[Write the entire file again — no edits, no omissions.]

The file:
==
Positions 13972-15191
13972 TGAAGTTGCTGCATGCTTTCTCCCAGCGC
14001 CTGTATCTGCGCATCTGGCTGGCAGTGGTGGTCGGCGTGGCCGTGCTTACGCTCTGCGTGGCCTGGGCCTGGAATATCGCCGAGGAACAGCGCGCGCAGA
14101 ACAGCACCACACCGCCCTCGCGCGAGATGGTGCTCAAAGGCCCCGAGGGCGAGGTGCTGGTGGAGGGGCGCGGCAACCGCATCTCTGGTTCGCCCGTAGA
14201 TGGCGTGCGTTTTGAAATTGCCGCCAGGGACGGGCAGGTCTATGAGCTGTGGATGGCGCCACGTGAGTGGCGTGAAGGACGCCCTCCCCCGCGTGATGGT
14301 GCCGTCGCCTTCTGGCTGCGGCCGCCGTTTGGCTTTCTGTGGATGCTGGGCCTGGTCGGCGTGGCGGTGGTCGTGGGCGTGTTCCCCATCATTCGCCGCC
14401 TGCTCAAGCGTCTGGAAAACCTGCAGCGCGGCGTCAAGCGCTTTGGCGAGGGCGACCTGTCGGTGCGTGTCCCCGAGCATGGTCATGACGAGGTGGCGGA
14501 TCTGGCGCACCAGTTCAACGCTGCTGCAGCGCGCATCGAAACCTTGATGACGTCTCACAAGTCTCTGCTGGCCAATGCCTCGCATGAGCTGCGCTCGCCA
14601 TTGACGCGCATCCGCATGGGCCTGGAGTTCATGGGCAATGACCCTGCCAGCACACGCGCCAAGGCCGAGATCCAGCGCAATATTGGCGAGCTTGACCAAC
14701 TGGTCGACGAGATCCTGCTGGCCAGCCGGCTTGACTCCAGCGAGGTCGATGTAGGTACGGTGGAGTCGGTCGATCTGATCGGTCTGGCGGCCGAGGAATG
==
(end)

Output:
Positions 13972-15191
13972 TGAAGTTGCTGCATGCTTTCTCCCAGCGC
14001 CTGTATCTGCGCATCTGGCTGGCAGTGGTGGTCGGCGTGGCCGTGCTTACGCTCTGCGTGGCCTGGGCCTGGAATATCGCCGAGGAACAGCGCGCGCAGA
14101 ACAGCACCACACCGCCCTCGCGCGAGATGGTGCTCAAAGGCCCCGAGGGCGAGGTGCTGGTGGAGGGGCGCGGCAACCGCATCTCTGGTTCGCCCGTAGA
14201 TGGCGTGCGTTTTGAAATTGCCGCCAGGGACGGGCAGGTCTATGAGCTGTGGATGGCGCCACGTGAGTGGCGTGAAGGACGCCCTCCCCCGCGTGATGGT
14301 GCCGTCGCCTTCTGGCTGCGGCCGCCGTTTGGCTTTCTGTGGATGCTGGGCCTGGTCGGCGTGGCGGTGGTCGTGGGCGTGTTCCCCATCATTCGCCGCC
14401 TGCTCAAGCGTCTGGAAAACCTGCAGCGCGGCGTCAAGCGCTTTGGCGAGGGCGACCTGTCGGTGCGTGTCCCCGAGCATGGTCATGACGAGGTGGCGGA
14501 TCTGGCGCACCAGTTCAACGCTGCTGCAGCGCGCATCGAAACCTTGATGACGTCTCACAAGTCTCTGCTGGCCAATGCCTCGCATGAGCTGCGCTCGCCA
14601 TTGACGCGCATCCGCATGGGCCTGGAGTTCATGGGCAATGACCCTGCCAGCACACGCGCCAAGGCCGAGATCCAGCGCAATATTGGCGAGCTTGACCAAC
14701 TGGTCGACGAGATCCTGCTGGCCAGCCGGCTTGACTCCAGCGAGGTCGATGTAGGTACGGTGGAGTCGGTCGATCTGATCGGTCTGGCGGCCGAGGAATG